by María Pilar Aquino
The Baptist Peace Fellowship ~ Bautistas por la Paz (BPFNA) gathers together a pluralism of religious and social actors who share in partnership vision and work for a reconciled humanity in a healed world infused by peace rooted in justice. With an emphasis on interdependence and collaboration, everyone endeavors to contribute in shaping environments that sustain the flourishing of humans and creation, so that we all can live-well, together. Addressing and responding to complex issues of destructive conflict, violence, and unjust systems and relationships, the action of BPFNA takes place internationally and locally in different settings, including the public societal arena, churches, and the academy. A core goal of BPFNA is to provide involved actors with tools and resources for effective intervention in peacebuilding, conflict transformation, and reconciliation practices.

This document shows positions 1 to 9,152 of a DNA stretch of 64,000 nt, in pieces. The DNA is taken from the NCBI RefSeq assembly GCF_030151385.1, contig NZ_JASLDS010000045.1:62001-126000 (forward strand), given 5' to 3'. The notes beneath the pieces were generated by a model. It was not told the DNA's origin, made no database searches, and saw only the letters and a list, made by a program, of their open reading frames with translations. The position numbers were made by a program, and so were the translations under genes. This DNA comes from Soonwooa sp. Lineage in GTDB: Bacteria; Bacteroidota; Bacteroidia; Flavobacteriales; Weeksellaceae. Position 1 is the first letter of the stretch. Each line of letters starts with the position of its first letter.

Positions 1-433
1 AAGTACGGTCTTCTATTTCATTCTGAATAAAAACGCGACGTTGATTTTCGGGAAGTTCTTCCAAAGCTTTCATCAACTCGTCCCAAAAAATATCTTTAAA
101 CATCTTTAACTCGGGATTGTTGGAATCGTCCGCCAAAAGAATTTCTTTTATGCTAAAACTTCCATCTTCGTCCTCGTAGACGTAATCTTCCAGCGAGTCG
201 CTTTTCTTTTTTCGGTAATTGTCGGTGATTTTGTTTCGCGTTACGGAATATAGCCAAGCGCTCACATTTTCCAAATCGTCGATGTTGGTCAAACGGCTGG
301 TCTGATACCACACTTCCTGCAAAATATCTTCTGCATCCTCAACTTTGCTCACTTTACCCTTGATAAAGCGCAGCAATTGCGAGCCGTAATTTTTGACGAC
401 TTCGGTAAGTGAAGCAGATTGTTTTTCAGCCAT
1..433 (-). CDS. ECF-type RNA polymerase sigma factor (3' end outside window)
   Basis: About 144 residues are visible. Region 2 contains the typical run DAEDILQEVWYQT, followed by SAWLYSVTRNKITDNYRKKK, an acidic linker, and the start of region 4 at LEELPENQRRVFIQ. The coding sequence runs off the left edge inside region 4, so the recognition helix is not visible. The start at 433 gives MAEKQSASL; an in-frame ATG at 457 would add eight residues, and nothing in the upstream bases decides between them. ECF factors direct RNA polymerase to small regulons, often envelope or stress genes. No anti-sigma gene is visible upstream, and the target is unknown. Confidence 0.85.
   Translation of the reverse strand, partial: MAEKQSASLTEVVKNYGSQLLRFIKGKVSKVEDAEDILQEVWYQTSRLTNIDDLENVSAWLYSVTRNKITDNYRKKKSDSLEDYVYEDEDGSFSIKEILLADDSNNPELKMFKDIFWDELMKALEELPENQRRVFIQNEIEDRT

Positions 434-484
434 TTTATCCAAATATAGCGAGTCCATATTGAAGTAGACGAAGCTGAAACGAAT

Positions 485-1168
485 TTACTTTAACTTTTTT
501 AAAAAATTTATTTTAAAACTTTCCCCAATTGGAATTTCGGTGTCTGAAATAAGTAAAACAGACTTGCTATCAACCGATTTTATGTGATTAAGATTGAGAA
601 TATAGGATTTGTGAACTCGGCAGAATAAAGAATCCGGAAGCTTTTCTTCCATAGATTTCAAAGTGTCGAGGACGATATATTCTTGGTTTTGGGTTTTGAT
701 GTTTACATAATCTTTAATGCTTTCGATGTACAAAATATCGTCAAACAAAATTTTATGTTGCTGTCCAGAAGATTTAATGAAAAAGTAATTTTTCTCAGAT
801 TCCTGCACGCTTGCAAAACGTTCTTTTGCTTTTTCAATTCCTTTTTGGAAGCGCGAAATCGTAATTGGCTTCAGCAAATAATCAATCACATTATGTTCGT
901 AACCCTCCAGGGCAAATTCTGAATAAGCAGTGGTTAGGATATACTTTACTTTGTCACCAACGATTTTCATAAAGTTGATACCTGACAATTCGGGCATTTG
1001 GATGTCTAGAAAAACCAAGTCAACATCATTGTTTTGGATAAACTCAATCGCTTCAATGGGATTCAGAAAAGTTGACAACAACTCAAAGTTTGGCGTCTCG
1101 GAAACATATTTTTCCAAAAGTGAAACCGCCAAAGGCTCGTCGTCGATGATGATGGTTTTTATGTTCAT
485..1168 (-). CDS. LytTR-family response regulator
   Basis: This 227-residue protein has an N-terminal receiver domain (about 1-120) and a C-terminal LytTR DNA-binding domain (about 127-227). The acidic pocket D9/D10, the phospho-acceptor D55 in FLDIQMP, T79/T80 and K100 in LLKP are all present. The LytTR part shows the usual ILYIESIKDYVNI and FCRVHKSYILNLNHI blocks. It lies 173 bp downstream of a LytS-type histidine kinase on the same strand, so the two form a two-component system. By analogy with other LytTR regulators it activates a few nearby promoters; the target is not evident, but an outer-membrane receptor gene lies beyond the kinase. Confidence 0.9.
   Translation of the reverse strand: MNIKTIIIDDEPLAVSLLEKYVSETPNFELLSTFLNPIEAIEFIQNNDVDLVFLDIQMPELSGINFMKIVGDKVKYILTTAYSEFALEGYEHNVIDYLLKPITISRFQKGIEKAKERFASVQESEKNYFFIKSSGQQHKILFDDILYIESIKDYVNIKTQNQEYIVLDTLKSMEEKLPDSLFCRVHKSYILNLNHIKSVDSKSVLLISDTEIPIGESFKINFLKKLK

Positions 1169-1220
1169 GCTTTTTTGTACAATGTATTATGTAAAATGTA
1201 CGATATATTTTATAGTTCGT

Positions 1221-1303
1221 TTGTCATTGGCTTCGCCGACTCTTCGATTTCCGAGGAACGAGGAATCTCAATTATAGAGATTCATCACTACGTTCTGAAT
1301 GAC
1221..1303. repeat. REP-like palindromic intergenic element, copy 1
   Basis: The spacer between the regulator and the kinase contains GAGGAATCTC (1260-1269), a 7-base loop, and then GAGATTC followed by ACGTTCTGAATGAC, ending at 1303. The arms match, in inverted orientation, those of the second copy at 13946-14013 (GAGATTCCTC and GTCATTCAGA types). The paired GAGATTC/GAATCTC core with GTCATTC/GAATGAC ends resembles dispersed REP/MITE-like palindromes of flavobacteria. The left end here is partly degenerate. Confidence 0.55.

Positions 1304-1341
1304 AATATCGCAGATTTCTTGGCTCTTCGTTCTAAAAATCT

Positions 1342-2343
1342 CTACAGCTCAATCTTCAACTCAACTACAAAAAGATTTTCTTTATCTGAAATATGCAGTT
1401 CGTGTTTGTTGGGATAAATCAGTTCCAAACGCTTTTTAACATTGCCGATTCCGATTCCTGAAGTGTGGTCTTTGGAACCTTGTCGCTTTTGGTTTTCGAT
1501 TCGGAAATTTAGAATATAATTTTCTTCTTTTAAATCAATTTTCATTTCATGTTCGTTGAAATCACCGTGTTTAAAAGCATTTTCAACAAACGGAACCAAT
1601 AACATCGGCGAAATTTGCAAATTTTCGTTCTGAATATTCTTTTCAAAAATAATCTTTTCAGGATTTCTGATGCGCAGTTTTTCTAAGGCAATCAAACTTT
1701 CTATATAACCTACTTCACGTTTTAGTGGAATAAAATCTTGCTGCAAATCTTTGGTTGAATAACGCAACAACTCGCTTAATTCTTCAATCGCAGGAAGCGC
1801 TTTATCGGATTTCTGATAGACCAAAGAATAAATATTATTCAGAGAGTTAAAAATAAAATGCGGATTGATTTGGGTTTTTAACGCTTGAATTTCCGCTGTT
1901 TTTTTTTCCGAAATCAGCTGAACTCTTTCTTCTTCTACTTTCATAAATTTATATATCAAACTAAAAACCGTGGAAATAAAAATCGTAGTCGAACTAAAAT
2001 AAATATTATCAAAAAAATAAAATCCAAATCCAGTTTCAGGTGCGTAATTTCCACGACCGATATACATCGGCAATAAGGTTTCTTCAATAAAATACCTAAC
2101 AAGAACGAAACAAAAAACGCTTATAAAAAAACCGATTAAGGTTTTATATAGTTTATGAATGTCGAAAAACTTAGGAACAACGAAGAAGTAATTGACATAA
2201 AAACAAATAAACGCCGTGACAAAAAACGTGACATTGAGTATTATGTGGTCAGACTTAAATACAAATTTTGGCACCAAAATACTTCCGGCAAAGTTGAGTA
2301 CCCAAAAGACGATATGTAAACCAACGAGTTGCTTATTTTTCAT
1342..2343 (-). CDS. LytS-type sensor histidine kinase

This writing seeks to both honor the contribution of BPFNA to the educational community and greatly appreciate its faith-based commitment to foster individuals and communities as architects of peace (artífices de la paz). The classroom has become a crucial space to shape worldviews and values aimed at supporting transformative action for peace. In its support of seminary programs, summer programs, short-term classes, summer conferences and other initiatives, BPFNA affirms the role of the educational community as an interconnected actor serving in partnership with others the interest of a more just and peaceful world. The peacebuilding theoretical frameworks explored in the academic setting disclose critical reflection on the lived experiences of the conflict affected communities, and are intended to strengthen those experiences for constructive ethical, religious, emotional, cultural, and structural transformation.